“But no matter where I go,” I protested.  “I’m always myself, I can’t help it!”  (Now granted, if I’m always a “gentleman” or not seems to be a subject of some debate, but that’s another topic.)

But I Can’t Be “Him,” I’m ME! I’m ALWAYS Me!

January 25, 2011

I got quoted recently (uncredited, except as “him,” because my name wasn’t important to the tale) in someone else’s story, and the author was kind enough to give me a heads up, so I thought I’d share the story with you.

That . . . and take my due credit.  I’m trying to build up my “shameless self promotion” muscles, you know.

Looking Back

January 24, 2011

As I look over what I wrote last week, I find myself wondering if I’ll eventually decide if I overstated or understated things.

Most likely I did both, but ces’t la vie.  (Which, by the way, is about the extent of my current French vocabulary . . . that and menage a trois.)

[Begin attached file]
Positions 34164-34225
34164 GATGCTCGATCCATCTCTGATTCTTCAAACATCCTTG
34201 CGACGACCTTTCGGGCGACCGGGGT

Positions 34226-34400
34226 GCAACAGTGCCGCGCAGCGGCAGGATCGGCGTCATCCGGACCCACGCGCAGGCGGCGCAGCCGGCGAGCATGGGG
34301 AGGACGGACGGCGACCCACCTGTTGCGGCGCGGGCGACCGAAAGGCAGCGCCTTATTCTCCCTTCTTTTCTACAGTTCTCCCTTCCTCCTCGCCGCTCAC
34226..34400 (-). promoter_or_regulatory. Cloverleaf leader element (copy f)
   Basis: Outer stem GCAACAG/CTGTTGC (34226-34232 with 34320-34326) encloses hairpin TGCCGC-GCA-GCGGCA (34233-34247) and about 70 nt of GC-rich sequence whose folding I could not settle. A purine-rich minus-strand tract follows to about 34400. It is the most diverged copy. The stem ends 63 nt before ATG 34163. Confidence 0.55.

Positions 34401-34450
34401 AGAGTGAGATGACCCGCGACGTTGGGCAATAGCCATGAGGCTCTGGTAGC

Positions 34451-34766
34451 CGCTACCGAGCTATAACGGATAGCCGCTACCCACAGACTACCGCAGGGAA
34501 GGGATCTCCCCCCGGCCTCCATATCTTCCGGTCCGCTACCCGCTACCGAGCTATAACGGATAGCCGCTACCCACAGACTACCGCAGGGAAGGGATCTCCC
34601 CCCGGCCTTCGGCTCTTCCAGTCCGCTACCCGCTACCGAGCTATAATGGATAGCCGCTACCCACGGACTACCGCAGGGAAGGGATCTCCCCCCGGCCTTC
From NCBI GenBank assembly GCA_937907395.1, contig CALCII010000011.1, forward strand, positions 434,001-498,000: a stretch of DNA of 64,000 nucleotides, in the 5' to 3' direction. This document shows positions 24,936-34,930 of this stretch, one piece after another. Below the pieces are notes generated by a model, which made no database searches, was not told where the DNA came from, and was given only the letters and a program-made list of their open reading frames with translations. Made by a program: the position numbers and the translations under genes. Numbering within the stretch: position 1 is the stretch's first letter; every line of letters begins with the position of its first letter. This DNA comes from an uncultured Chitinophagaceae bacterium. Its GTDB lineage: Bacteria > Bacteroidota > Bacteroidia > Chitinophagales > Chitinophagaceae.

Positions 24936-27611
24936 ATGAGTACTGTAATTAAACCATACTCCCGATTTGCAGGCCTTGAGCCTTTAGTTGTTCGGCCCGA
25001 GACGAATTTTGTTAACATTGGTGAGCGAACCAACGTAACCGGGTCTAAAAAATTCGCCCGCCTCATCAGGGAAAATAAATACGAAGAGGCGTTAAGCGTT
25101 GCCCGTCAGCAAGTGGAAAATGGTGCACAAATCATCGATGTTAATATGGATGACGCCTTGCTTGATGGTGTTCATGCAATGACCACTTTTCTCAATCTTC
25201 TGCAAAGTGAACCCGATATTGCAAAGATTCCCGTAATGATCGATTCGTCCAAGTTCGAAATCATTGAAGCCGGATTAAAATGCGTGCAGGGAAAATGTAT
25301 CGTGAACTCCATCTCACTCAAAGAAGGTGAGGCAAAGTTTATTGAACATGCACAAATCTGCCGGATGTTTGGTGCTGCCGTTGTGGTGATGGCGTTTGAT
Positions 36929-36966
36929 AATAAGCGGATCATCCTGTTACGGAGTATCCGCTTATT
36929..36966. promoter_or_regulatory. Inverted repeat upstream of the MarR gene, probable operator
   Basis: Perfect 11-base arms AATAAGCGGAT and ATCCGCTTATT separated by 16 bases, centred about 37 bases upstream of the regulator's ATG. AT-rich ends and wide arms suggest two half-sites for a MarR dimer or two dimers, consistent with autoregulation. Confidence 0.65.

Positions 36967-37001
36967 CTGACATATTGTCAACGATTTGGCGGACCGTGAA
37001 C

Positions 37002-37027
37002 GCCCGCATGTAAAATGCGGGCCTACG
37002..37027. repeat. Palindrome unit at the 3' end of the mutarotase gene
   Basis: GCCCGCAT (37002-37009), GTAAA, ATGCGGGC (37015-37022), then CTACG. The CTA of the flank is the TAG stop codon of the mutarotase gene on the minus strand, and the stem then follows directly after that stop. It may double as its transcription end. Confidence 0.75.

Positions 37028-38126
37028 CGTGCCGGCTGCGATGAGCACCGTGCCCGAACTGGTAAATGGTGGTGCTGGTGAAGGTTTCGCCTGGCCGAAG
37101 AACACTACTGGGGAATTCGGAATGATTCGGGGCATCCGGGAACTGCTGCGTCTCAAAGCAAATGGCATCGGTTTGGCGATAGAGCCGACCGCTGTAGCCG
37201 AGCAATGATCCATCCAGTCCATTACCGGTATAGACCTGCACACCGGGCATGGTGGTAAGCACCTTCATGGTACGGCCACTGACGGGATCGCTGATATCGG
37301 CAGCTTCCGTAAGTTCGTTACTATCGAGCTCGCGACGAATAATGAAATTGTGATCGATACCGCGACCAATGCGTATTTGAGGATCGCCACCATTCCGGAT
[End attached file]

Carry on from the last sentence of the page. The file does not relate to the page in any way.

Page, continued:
A Touchy Subject (Part Five)

January 21, 2011

Because only in the realms of fiction do the inate powers of parenthood magically transform one into a perfect, loving parent, there was no way to be sure I wasn’t going to have a problem until I put it to the test.  Fortunately, from day one L. slid right past my barriers as if they didn’t exist, because they don’t . . . for him.  With luck this means my son will never be burdened with this particular hang up of mine.

Not that I’m relying on luck, of course.

As I’ve said before, if not here then certainly elsewhere, I never want to be one of those hovering, overprotective parents.  I can’t shield L. from everything, nor should I, otherwise he’ll never grow.  Someday he’ll have to face storms the like I can only imagine right now, and it’s part of my job to make sure he’s prepared when that day comes.